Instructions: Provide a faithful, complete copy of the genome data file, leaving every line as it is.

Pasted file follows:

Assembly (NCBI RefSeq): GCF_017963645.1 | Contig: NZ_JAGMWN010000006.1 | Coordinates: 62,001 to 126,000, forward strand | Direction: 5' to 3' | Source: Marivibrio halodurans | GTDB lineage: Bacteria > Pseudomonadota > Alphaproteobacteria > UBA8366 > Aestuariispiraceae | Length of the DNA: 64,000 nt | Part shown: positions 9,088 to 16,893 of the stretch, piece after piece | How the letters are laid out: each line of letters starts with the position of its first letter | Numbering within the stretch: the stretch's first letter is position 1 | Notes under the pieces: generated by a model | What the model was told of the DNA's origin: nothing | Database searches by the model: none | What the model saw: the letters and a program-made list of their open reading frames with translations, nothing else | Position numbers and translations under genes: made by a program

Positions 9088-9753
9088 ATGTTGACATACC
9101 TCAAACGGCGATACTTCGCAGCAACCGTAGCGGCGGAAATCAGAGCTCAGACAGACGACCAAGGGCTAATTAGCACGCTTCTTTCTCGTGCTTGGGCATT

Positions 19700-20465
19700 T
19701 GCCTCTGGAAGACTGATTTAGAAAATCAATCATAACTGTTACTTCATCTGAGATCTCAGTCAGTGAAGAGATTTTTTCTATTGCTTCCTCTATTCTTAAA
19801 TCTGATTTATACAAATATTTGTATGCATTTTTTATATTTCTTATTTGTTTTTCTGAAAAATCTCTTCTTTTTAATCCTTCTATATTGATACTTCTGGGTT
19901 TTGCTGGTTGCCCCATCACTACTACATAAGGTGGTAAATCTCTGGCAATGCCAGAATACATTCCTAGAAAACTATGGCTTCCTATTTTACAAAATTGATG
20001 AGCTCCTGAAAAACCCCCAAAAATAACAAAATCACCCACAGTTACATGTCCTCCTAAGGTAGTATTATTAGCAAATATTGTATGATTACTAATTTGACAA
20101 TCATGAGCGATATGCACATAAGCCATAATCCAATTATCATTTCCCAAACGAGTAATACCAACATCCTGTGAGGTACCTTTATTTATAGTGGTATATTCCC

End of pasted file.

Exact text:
Assembly (NCBI RefSeq): GCF_017963645.1 | Contig: NZ_JAGMWN010000006.1 | Coordinates: 62,001 to 126,000, forward strand | Direction: 5' to 3' | Source: Marivibrio halodurans | GTDB lineage: Bacteria > Pseudomonadota > Alphaproteobacteria > UBA8366 > Aestuariispiraceae | Length of the DNA: 64,000 nt | Part shown: positions 9,088 to 16,893 of the stretch, piece after piece | How the letters are laid out: each line of letters starts with the position of its first letter | Numbering within the stretch: the stretch's first letter is position 1 | Notes under the pieces: generated by a model | What the model was told of the DNA's origin: nothing | Database searches by the model: none | What the model saw: the letters and a program-made list of their open reading frames with translations, nothing else | Position numbers and translations under genes: made by a program

Positions 9088-9753
9088 ATGTTGACATACC
9101 TCAAACGGCGATACTTCGCAGCAACCGTAGCGGCGGAAATCAGAGCTCAGACAGACGACCAAGGGCTAATTAGCACGCTTCTTTCTCGTGCTTGGGCATT

Positions 19700-20465
19700 T
19701 GCCTCTGGAAGACTGATTTAGAAAATCAATCATAACTGTTACTTCATCTGAGATCTCAGTCAGTGAAGAGATTTTTTCTATTGCTTCCTCTATTCTTAAA
19801 TCTGATTTATACAAATATTTGTATGCATTTTTTATATTTCTTATTTGTTTTTCTGAAAAATCTCTTCTTTTTAATCCTTCTATATTGATACTTCTGGGTT
19901 TTGCTGGTTGCCCCATCACTACTACATAAGGTGGTAAATCTCTGGCAATGCCAGAATACATTCCTAGAAAACTATGGCTTCCTATTTTACAAAATTGATG
20001 AGCTCCTGAAAAACCCCCAAAAATAACAAAATCACCCACAGTTACATGTCCTCCTAAGGTAGTATTATTAGCAAATATTGTATGATTACTAATTTGACAA
20101 TCATGAGCGATATGCACATAAGCCATAATCCAATTATCATTTCCCAAACGAGTAATACCAACATCCTGTGAGGTACCTTTATTTATAGTGGTATATTCCC